Says thought is free, commerce regulated

COURTESY TO THE BELLINGHAM HERALDMay 3, 2013 

It is sad that your reader of April 22 thinks she cannot believe as she wishes. Let me reassure her that she can believe in any philosophy or belief, courtesy of the U.S. constitution. However, if she owns a business or provides services to the general public, she does not have the right to discriminate in the selling of products or services based on race, sex, sexual orientation, ethnic group or religion. So, the nice Richland florist is perfectly free to believe that gay marriage is evil. But, if she's going to sell flowers to the public, including the gay couple against whom she discriminated, but, earlier, to whom she had had made a bundle selling flowers, (apparently without any conscience pinpricks) she can't discriminate based on the categories above. I understand that she abhors gay marriage, but, what if her religious views led her to abhor interracial marriage or people of a race or religion other than her own? Would the writer of the April 22 letter espouse the flower shop owner's legal right not to sell flowers/provide services to people because they were African American, or Jewish or in an interracial relationship? If the writer wants to live in a theocracy, where the government officially discriminates against people of other religions or races or sexual orientations, she ought to move to Saudi Arabia, the very model of a modern theocracy.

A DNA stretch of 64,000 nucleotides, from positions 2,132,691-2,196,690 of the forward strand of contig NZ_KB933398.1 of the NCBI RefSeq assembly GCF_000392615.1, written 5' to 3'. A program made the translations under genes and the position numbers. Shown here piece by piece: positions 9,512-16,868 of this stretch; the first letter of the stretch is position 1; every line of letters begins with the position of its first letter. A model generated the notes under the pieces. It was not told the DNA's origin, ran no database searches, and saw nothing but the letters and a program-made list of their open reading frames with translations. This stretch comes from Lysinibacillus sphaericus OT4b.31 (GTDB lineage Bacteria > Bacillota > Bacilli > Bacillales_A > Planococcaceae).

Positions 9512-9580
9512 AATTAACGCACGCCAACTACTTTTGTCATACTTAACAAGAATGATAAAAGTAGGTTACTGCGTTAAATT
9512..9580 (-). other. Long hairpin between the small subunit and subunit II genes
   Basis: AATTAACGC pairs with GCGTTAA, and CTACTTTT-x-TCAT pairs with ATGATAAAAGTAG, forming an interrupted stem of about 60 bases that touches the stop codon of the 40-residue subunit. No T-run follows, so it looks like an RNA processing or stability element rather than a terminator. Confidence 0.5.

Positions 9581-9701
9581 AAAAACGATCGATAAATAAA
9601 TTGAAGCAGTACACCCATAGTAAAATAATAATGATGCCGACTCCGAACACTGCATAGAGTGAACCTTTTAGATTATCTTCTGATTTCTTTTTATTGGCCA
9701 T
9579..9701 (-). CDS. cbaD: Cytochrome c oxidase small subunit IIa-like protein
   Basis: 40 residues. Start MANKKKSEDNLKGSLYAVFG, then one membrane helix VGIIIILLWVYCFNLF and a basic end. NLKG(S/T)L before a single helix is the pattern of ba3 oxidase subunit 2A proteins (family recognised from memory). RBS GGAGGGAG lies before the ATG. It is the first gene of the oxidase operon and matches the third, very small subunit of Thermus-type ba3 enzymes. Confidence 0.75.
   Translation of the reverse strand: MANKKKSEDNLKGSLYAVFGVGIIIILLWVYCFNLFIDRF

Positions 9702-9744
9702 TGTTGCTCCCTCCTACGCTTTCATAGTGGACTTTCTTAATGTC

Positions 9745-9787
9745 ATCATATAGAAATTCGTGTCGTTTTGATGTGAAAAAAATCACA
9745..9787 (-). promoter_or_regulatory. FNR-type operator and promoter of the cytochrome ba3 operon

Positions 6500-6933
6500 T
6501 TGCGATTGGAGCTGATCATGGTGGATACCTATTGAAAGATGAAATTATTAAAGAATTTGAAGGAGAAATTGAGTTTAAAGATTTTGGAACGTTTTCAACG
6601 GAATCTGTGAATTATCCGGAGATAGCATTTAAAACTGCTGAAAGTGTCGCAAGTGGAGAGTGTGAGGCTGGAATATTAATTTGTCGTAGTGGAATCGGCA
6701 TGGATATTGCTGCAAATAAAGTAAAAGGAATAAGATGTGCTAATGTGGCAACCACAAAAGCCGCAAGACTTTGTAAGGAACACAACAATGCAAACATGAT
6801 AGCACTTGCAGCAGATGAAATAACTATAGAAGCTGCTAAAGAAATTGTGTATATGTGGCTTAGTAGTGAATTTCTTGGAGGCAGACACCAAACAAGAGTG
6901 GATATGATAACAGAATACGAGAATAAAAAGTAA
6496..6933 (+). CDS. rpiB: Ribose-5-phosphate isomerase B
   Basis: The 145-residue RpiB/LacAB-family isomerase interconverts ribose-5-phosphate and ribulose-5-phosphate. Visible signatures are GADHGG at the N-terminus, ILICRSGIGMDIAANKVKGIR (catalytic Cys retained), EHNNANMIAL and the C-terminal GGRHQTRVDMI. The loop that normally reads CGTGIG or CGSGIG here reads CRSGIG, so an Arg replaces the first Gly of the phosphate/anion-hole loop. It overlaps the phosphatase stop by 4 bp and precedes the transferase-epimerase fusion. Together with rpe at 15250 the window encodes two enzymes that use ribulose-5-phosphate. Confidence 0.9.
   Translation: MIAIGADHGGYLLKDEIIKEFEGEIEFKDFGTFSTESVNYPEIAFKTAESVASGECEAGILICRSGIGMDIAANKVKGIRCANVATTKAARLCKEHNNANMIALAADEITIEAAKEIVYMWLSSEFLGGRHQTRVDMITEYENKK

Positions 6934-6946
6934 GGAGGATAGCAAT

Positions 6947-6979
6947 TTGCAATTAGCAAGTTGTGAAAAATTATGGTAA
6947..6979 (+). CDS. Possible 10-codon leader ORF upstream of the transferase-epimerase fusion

Laura Livingston

Bellingham

Bellingham Herald is pleased to provide this opportunity to share information, experiences and observations about what's in the news. Some of the comments may be reprinted elsewhere in the site or in the newspaper. We encourage lively, open debate on the issues of the day, and ask that you refrain from profanity, hate speech, personal comments and remarks that are off point. Thank you for taking the time to offer your thoughts.

Commenting FAQs | Terms of Service